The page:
The science behind soil carbon is still uncertain. There are safer climate investments for now.

Companies are designing strategies that will drive immediate and meaningful progress on their climate and net zero commitments. The pressure points – from investors, employees and customers – on companies to take accountability for their climate impacts is mounting, putting business leaders under pressure to find immediate ways to slash their emissions.  

Many are turning to natural climate solutions, such as carbon credits that are generated from agricultural soil carbon sequestration, as a way to cut emissions that lie deep in supply chains. Given fast moving ambition, there is urgency to clear up confusion around the voluntary market for cropland soil carbon sequestration credits before companies start looking to this as a solution.  

Carbon markets are an appealing opportunity to generate funding in support of practice adoption at the farm scale. But the reality is, there’s a great deal of uncertainty associated with soil carbon credits and gaps in the science around the estimated amounts of soil carbon that can be stored in the soil. And, not all credits are created equal, which can create issues if soil carbon credits are purchased to compensate for emissions elsewhere. Together, this creates risk for companies that are considering purchasing these credits. 

When food and agriculture companies invest in building healthy soils with their grower communities it leads to myriad co-benefits in their supply chains. However, before companies move forward with using soil carbon credits, more large-scale investments in research to fully capture the value of agricultural soil organic carbon-based credits is vital.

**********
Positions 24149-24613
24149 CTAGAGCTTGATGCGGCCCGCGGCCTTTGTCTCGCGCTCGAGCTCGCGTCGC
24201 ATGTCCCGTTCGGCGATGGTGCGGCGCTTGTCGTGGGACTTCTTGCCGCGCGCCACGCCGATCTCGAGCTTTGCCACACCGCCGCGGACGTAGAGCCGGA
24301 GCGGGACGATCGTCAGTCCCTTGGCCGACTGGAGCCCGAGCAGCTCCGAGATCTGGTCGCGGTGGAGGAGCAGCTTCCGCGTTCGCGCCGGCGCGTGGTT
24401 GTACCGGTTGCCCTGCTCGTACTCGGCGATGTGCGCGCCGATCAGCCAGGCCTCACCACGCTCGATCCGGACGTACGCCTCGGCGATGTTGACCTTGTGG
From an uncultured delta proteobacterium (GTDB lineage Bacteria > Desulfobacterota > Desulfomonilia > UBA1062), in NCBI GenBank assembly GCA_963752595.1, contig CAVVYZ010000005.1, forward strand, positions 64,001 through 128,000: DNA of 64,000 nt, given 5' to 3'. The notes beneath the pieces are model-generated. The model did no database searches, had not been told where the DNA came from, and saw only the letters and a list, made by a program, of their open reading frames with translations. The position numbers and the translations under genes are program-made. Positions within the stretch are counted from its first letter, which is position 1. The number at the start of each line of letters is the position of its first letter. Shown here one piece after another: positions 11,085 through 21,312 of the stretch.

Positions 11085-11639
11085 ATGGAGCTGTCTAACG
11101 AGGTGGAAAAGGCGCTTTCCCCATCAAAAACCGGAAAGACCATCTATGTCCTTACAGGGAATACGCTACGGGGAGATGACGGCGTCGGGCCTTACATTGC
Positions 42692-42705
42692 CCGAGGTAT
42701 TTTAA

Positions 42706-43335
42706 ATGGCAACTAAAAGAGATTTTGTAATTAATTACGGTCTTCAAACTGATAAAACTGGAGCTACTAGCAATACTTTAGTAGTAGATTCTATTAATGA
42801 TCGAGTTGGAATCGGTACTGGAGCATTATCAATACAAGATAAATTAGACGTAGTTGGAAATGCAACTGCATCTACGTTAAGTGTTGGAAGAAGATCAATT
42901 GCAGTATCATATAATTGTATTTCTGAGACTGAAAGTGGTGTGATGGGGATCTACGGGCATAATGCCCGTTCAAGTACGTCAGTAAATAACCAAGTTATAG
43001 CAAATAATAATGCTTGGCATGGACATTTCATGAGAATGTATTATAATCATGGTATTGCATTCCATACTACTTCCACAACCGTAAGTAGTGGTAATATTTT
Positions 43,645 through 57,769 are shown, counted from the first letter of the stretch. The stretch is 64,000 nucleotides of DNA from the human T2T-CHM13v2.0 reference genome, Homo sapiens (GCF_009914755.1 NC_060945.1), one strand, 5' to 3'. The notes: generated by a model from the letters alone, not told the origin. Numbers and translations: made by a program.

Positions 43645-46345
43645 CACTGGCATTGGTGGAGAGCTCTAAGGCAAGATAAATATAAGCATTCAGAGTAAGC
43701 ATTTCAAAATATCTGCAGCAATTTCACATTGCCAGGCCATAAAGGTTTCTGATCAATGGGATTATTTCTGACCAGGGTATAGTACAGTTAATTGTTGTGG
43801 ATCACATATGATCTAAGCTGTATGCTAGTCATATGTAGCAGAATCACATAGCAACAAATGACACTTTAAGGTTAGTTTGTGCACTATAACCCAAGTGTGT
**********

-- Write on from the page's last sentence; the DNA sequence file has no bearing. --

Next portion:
A new report by Environmental Defense Fund assesses the current state of cropland soil carbon sequestration and the areas of broad scientific agreement and disagreement to help companies determine whether investments can deliver the intended climate mitigation benefits. The report highlights three key messages as companies consider investment in soil carbon crediting: 

  1. Measuring soil carbon sequestration and net greenhouse gases is really challenging, but it’s critical for understanding the impact that credits have on long term climate ambition. We need accurate and scalable approaches that are consistent across different crediting platforms before we can ensure they are the right fit for a company’s climate goals. 
  1. The estimated total amount of soil carbon we can store in the soil has been very poorly quantified.  This depends on how much carbon a soil can hold on to (as different soils have different capacities to store carbon) and the fact that all farmers across every farm acre in the world are not going to adopt practices to sequester carbon. A clear understanding of how much soil carbon can actually be sequestered will help companies tailor their climate strategies to focus in the right regions and on the best practices, rather than assuming every practice delivers the same climate benefit.